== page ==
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Date: -- (:)
From: Gerd Stolpmann <gerd@g...>
Subject: [Caml-list] Re: javacaml
On Tue, 03 Apr 2001, Chris Hecker wrote:
>I assume you've seen these two things:
>The mlj stuff seems to take it pretty far.  Is there something different
>about ocaml that makes it harder? >

No, I did not know these works (I stopped my project 1998, and did not watch
whether other people succeeded).

I had a quick look at the mlj paper, and I found many thoughts in it I had
about compiling various ML types, but the paper draws also the conclusions from
them. They are not very appealing:

- The compiler must analyze the program as a whole; no separate compilation.
  This is necessary to remove problematic cases as much as possible; for
  example the whole program is monomorphized by replicating polymorphic
  functions for each type case. Another example is that they reduce the
  number of Java classes needed for closures by sharing classes for identical
  type cases.

  The compiler is very slow, and does not support separate compilation; the
  conclusion is that projects are limited to approximately 15000 lines.

- No tail-recursions in general (although the compiler tries to transform
  tail-recursive functions to ordinary while loops)

I am a bit amuzed about the paper because there are so long sections explaining
that the compiler is nevertheless useful:

- Seperate compilation is anachronistic, so it does not matter that it isn't
  possible with the compilation scheme even if the compiler is that slow

- 15000 lines are enough for most serious applications; and it does not matter
  that the compiler itself has 60000 lines and cannot compile itself

Perhaps mlj is propaganda financed by Java-enthusiastic industry: See, the JVM
is sufficient for all. (I'm unfair.)

Don't misunderstand me: mlj is excellent work if you take it academically, but
the authors argue that it is also usable for practical purposes, and this is the
reason why I am amuzed. The better conclusion from the facts in the mlj paper
is that it is not practicable to compile ML to Java bytecode.

I think I am a being that is able to learn, and my conclusion from my Java
experiments is that it is better to go non-Java ways than to accept the JVM as
it is. There are a number of ways to do so:

- Why isn't there an O'Caml plugin for Mozilla? In many environments, you do
  not need a sandbox, e.g. within intranets, and code signing suffices.

- Why isn't there a version of the bytecode interpreter that can dynamically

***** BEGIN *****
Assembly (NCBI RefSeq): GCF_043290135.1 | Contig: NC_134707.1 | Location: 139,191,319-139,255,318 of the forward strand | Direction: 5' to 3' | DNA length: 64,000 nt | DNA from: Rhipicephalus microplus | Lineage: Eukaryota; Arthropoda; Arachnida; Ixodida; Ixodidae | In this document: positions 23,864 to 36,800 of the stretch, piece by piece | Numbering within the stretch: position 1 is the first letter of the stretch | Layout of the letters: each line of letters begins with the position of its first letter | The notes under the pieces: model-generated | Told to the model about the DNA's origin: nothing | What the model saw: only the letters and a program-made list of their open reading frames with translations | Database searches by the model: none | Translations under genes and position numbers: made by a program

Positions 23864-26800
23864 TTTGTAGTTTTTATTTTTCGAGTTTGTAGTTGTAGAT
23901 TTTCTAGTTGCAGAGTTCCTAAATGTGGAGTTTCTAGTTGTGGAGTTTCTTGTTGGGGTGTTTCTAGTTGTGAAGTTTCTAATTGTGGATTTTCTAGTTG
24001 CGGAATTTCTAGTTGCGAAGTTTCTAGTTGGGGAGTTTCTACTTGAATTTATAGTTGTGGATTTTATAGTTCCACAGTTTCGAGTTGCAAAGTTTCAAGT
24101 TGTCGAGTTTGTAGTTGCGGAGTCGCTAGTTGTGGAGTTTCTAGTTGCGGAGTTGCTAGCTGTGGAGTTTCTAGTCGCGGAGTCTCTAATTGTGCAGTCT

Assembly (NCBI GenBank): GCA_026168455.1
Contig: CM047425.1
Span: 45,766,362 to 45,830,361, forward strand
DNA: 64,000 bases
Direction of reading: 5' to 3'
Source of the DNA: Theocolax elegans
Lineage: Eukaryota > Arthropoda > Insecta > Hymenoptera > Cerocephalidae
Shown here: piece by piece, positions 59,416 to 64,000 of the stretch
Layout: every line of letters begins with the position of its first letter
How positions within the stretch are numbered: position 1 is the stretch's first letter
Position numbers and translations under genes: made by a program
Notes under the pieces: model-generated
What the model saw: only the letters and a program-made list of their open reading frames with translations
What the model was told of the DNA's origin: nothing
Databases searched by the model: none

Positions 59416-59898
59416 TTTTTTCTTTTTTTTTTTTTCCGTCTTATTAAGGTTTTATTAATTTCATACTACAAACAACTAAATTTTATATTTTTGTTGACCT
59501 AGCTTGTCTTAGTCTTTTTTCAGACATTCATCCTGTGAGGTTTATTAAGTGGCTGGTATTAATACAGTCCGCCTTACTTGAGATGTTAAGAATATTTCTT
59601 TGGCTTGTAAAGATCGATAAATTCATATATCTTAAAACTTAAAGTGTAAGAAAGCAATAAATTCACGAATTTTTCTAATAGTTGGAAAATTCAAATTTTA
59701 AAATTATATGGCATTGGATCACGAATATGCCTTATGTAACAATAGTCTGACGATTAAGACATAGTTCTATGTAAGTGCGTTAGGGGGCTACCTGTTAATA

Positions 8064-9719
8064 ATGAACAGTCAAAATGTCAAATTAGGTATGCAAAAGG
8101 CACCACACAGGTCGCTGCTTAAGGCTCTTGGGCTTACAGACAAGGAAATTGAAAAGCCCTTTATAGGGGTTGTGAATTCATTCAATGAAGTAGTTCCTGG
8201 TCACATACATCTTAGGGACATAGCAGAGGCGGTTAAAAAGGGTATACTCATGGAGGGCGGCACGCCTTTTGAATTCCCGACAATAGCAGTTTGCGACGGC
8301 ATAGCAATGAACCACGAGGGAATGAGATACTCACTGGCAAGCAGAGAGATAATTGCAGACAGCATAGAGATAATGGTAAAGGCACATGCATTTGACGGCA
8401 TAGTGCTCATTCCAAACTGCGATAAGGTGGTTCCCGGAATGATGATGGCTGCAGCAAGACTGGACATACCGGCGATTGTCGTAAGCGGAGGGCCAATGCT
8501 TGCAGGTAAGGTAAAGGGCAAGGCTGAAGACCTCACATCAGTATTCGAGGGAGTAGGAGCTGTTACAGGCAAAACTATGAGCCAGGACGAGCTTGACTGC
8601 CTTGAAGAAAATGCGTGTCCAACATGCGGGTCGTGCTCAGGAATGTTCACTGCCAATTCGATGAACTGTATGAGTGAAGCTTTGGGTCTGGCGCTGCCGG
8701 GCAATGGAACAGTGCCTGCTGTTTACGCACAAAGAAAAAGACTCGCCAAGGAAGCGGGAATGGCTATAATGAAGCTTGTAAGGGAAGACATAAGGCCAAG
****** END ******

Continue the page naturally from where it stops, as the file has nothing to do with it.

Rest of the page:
load libraries? (I know that there is a patch, but nothing official.) This
  makes it simple to distribute platform-independent bytecode, because it 
  becomes possible to provide a set of official OVMs (O'Caml Virtual Machines)
  for every platform. If you want to execute an O'Caml program, you need only
  to download the OVM from, and you are ready to make your
  experiences with this language.

These two features would be great extensions to the current O'caml system
because there are many people who want an expressive alternative to Java that
is fast enough at the same time. I think O'Caml can be an alternative if
platform-independent computing is important (e.g. servlets, or distributed
systems in heterogenous environments). I know that many people use scripting
languages in these cases if speed is not so important, but there is a field
where currently only Java fulfils the requirements.

Regarding libraries: It is not very complicated to access C libraries from
O'Caml if you use camlidl. This can do even the average programmer who has
never heard about how a garbage collector works. So every C library is
potentially accessible (however it is a bit boring to make the stubs).
See the Perl community: they have wrappers for lots of C libraries.

Regarding networking: I would like to see excellent support for various network
protocols. Again this is not difficult; most protocols are very easy. I've done
it for Sun RPC which is designed for C; I can't imagine a reason why it
shouldn't be possible to derive an RMI engine from it. The same holds for
CORBA. My vision is an open system that can communicate with most other
programming environments.

I think this is the right way, and not to integrate O'Caml into the closed Java

Now that I'm writing so many lines I think you (Chris) never asked that all...
Perhaps because I can only say: No, I cannot imagine any solution for your
applet problem because I think the necessary work is not worth the effort.

Gerd Stolpmann      Telefon: +49 6151 997705 (privat)
Viktoriastr. 100             
64293 Darmstadt     EMail:
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